Daubert standard

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The Daubert standard is the standard used by a trial judge to assess whether an expert witness’s scientific testimony is based on scientifically valid reasoning which can properly be applied to the facts at issue. The standard is applied after a Daubert motion to strike, a motion in limine, is filed before or during trial to exclude the presentation of unqualified evidence to the jury. It must also be noted that the courts have held that the Daubert standard governing admissibility of expert testimony is procedural and, thus, applies retroactively.


This standard comes from the Supreme Court case, Daubert v. Merrell Dow Pharmaceuticals Inc., 509 U.S. 579 (1993).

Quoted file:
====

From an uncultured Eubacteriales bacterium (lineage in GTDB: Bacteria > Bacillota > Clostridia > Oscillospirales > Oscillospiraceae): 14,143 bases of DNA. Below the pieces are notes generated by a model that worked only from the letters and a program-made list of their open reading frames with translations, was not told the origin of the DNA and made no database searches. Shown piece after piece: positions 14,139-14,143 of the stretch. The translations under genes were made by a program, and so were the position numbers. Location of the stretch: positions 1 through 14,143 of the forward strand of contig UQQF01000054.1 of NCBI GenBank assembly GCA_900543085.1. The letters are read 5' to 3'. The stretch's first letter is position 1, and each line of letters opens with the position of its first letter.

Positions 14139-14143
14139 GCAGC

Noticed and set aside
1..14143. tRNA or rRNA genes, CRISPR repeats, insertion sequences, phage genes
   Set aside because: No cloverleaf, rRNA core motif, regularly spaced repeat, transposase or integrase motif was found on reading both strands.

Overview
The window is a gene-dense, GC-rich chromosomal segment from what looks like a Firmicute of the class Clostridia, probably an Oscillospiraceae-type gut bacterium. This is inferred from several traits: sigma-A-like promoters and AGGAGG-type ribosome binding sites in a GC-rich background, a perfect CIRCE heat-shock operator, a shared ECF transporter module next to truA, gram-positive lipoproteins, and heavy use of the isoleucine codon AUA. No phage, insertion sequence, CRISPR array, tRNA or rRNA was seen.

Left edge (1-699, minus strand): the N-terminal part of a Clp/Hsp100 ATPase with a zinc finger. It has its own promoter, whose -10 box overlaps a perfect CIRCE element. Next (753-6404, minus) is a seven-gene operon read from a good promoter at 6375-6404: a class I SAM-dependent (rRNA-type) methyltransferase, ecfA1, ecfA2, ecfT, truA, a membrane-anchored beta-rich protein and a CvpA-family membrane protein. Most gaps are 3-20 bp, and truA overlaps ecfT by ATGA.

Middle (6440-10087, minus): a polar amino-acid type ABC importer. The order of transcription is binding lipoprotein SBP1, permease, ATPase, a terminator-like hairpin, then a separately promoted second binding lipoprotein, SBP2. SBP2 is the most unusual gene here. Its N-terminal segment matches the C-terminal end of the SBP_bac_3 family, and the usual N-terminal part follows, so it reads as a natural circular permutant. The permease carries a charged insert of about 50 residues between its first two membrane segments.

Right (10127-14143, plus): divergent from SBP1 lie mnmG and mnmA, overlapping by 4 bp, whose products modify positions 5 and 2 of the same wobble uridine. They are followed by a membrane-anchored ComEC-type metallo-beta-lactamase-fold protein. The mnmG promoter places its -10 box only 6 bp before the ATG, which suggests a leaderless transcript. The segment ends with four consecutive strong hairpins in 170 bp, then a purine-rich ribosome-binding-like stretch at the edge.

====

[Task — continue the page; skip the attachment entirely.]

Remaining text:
Under the Daubert standard, the factors that may be considered in determining whether the methodology is valid are: (1) whether the theory or technique in question can be and has been tested; (2) whether it has been subjected to peer review and publication; (3) its known or potential error rate; (4)the existence and maintenance of standards controlling its operation; and (5) whether it has attracted widespread acceptance within a relevant scientific community.

The Daubert standard is the test currently used in the federal courts and some state courts. In the federal court system, it replaced the Frye standard, which is still used in some states.  

General Electric v. Joiner 

In General Electric Co. v. Joiner, 522 U.S. 136 (1997), the Supreme Court clarified Daubert, holding that an appellate court may still review a trial court's decision to admit or exclude expert testimony. The standard of review for this inquiry is the abuse of discretion standard

Kumho v. Carmichael 

In Kumho Tire Co. v. Carmichael 526 U.S. 137 (1999), the Supreme Court further clarified that the Daubert factors may apply to non-scientific testimony, meaning "the testimony of engineers and other experts who are not scientists."

[Last updated in September of 2022 by the Wex Definitions Team]